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Summer 2002
Who owns the music?
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UCLA is in the forefront of addressing the complex issues with which all archives are now grappling. Last winter, the Ethnomusicology Department's conference on "The Role of the University Sound Archive in the Twenty-First Century" drew scholars from around the world.

Seeger, who spent six years as director of the ethnomusicology archive at Indiana University and 12 years as director of Smithsonian Folkways Recordings at the Smithsonian Institute before coming to UCLA in 2000, has written extensively about these issues, and he serves as a member of the International Council for Traditional Music's Committee on Musical Copyright.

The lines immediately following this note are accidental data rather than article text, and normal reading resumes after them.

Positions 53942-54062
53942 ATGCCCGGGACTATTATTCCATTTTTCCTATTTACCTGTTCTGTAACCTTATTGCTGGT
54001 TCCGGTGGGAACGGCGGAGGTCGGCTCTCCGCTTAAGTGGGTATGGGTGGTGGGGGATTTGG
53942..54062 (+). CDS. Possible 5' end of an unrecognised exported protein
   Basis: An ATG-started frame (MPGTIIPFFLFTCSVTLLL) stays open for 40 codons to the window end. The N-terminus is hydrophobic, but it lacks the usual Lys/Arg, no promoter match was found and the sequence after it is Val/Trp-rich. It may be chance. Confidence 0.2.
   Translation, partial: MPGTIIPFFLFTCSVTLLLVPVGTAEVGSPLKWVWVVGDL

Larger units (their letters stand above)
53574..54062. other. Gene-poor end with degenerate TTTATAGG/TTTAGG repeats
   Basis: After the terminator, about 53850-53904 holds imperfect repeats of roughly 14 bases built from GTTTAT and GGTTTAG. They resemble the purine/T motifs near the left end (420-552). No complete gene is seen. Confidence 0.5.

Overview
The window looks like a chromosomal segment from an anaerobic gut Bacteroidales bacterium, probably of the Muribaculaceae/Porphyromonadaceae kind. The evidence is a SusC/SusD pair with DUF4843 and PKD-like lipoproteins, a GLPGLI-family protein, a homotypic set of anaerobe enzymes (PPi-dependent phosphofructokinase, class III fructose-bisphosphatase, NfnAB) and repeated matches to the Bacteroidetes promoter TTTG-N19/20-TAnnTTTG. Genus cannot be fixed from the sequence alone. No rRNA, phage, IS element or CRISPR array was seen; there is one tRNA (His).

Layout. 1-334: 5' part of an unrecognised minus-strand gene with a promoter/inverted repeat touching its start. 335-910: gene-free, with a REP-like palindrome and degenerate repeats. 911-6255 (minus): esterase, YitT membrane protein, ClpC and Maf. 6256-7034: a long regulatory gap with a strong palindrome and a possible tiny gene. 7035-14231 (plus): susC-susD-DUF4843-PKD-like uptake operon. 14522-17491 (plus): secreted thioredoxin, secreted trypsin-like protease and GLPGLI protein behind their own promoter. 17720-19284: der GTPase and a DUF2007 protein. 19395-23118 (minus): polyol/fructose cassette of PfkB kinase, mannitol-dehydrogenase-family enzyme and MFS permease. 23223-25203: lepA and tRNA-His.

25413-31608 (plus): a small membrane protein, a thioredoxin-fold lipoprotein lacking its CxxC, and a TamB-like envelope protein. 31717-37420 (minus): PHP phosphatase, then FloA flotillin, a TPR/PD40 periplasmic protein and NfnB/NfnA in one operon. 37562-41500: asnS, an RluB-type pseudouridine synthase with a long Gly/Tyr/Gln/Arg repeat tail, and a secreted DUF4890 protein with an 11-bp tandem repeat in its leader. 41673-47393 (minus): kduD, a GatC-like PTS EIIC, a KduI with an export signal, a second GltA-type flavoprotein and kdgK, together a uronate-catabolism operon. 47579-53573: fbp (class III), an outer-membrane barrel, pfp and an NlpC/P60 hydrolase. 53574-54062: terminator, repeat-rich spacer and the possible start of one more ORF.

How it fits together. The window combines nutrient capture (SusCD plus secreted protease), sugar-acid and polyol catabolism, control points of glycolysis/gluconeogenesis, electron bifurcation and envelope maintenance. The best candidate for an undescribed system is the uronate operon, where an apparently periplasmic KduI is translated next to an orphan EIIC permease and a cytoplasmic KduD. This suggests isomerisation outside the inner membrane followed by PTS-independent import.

Copyright law alone, he says, won't solve the problem. In some respects, in fact, new laws could make things more difficult for musicians and researchers alike.

Because "most musicians take musical ideas and transform them," Seeger says, "there is a distinct possibility that more laws will further inhibit live, creative performances and restrict the exchange of musical ideas."

The African-American tradition, for example, places great emphasis on improvisation, notes Jacqueline Cogdell DjeDje M.A. '72, Ph.D. '78, director of the Ethnomusicology Archive. DjeDje is an authority in both African and African-American music, the result of a personal journey that first saw her preparing to become a classical concert pianist and then led her back to her roots in her hometown of Jesup, Georgia, where she studied the gospel and spiritual music she grew up with. In that culture, she explains, performers start with a basic body of material — "music that was created, say, during the slave era, spirituals like 'Go Down Moses.' From there, each performer goes on to tell his own story, his own version of 'Go Down Moses.' It becomes a new song each time someone creates it."

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